Tuesday, February 19, 2008

Squid and Ink

1128 S. Albro St
Seattle, WA 98108
(206) 763-2696

Squid and Ink is a vegan restaurant a little bit out of the 9lb through Georgetown Liquor company Georgetown stretch, but is close by and well worth a trip. The decor of the place is kind of artsy punk, with cushy vinyl booths and slightly sticky tables. The art on the wall was of the spraypaint/stencil variety when I was there but probably changes. The waiter was a friendly guy and explained to the lady sitting behind us that no matter what it says on the menu (cheez, chick'n, fish, etc) absolutely everything that they serve is indeed vegan.

The menu was full of really interesting dishes, many of which I'd always coveted and wished I could try in the meat world. Amongst these was poutine, the Canadian comfort food of fries covered with cheese curds and gravy, which I very much wanted to try but wasn't quite hungry enough to order as an appetizer, and not quite drunk enough to order as dinner.

I ended up ordering a version of Chicken Fried Steak that was made of a lightly fried seitan steak covered with gloppy but good vegetarian gravy, and came served with a pile of exquisitely browned thick cut seasoned french fries (a deep brown/orange color on the outside, but still soft and potato-y inside), and some well seasoned pan-fried vegis. The whole meal came on a large flat plate and the ample quantity was beautifully presented. I was pleased that the food wasn't overly salted... I was part-way expecting the usually-with-meat recipes to coax me into loving them with extra salt, but it didn't seem that they needed to employ that trick.

My dining partner ordered something and only after the meal did we realize that he was served and had eaten the wrong dish altogether. No bother, what he had was good too. I don't know what it would have been called, but consisted of a bed of tomato-y Mexican rice with some fake chicken triangles on top drizzled with what seemed like chipotle sour cream (or course, not really cream), a pile of the pan fried vegis, and a little spinach salad dressed with the same creamy sauce. It too was all beautifully presented and completely filling.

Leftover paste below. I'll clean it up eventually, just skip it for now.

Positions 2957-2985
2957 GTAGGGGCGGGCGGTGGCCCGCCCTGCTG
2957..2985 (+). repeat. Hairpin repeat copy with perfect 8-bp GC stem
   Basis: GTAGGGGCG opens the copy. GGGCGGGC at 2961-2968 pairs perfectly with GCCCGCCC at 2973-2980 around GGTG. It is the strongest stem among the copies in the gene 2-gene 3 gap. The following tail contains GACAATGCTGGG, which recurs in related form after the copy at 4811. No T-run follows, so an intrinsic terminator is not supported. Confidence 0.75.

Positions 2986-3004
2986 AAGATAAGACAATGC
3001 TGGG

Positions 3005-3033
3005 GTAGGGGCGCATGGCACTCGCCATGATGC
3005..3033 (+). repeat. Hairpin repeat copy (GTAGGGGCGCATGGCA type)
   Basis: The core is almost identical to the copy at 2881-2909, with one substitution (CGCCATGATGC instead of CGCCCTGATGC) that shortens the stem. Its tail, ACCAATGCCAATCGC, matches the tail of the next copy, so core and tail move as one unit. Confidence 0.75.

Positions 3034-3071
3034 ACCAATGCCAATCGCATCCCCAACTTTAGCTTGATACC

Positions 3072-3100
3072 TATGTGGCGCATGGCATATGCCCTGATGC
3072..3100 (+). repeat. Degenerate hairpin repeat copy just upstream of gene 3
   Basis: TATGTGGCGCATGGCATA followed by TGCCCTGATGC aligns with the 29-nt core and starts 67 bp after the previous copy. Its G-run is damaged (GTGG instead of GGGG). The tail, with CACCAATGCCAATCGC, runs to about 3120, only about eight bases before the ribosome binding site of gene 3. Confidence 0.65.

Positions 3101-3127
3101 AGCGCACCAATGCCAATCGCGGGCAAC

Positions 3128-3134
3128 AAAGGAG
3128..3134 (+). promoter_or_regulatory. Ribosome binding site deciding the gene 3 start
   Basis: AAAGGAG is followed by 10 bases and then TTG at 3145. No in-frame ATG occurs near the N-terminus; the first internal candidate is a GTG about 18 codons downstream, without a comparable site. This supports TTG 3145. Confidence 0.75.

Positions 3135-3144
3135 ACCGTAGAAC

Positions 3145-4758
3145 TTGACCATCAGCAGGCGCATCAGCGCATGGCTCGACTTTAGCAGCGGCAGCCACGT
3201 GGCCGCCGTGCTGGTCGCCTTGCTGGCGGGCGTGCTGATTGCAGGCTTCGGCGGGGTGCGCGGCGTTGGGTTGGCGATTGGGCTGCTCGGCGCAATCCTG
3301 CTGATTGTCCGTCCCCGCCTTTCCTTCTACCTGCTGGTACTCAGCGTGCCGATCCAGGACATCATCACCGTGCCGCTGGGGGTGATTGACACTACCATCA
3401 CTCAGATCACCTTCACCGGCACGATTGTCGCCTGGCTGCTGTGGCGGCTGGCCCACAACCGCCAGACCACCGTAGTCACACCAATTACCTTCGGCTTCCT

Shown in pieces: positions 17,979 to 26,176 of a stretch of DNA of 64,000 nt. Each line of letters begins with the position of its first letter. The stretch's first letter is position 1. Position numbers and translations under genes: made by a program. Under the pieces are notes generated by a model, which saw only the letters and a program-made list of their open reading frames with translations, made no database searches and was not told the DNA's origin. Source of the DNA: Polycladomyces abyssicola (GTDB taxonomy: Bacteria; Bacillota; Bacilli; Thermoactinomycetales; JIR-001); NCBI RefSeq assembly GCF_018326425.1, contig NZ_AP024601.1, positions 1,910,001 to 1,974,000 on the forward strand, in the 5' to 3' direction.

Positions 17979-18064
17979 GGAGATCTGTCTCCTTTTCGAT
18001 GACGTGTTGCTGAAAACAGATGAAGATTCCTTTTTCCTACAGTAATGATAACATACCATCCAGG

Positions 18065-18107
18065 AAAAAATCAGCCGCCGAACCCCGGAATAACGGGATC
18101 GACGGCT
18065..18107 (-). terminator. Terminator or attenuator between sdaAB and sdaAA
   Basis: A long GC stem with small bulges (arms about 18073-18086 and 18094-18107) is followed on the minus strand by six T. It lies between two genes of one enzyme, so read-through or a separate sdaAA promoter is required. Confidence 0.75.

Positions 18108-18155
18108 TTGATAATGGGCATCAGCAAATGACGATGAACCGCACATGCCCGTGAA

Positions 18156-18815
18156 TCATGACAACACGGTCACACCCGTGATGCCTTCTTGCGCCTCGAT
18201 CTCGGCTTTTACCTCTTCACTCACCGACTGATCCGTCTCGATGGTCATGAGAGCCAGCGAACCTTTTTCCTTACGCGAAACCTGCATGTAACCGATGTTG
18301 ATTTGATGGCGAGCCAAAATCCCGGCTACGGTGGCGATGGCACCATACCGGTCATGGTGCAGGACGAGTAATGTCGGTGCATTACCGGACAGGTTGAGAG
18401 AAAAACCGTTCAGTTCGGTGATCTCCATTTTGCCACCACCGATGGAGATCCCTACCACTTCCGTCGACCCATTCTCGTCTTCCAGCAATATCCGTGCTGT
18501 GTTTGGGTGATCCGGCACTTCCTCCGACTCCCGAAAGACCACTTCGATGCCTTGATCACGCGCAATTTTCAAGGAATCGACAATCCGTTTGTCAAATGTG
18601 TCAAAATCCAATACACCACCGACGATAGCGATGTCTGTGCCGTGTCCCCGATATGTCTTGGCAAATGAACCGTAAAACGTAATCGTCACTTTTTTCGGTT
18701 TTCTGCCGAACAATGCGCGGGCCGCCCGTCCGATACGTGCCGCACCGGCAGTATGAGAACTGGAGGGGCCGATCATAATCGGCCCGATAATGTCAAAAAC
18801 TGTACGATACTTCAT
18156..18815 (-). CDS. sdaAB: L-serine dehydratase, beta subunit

An appealing detail inside the restaurant is a condiment table loaded with the usual ketchup and Tabasco, but also an impressive selection of other hot sauces to take back to your table and use.

Dinner was filling and satisfying, and we decided to try to keep the good times going with dessert. The two choices were a big slice of chocolate cake, or a slice of peanut butter chocolate cheesecake with a hint of banana. Unfortunately I went into the mode that my sister describes as "always making the grossest choice available", and ordered the cheesecake. As could be expected, it left something to be desired... I am a serious cheesecake (genuine, with cream cheese and cream) lover to the degree that I don't even like to have it adulterated with strawberries, and had unrealistic expectations for this slice. In reality it seemed to be made along the lines of mashed tofu bound with peanut butter and banana and drizzled with a thin and sweet and fruity (not in a good way) chocolate sauce, and I shouldn't have expected anything similar to the real deal. I bet the chocolate cake was good though, a real vegan chocolate cake is plausible and their slice was tall and frosted high.

I've heard people complain about the service... that it takes too long to get their food and that the service was inattentive. I found the service to be plenty friendly and attentive, and the wait for the food felt like what I'd expect for a fresh cooked meal. It the restaurant was busier, I could indeed see the wait possibly getting long, but so what... just go in there prepared to relax, drink a tallboy PBR, and remember that there is probably a small kitchen and that the wait for a delicious and unusual vegan meal is worth it.

The Squid and Ink breakfast menu looks awesome... good looking tofu scrambles and french toast and all of the wonderful breakfast treats. I look forward to trying it out sometime.

It sounds like they have live music shows some evenings... mostly punk bands but that they are experimenting with other types of music too.
Squid & Ink in Seattle

Saturday, February 16, 2008

Fana's Cuisine

3621 33rd Ave. S.
Suites C5 and C6
Seattle, WA 98144
Phone: 206-708-7417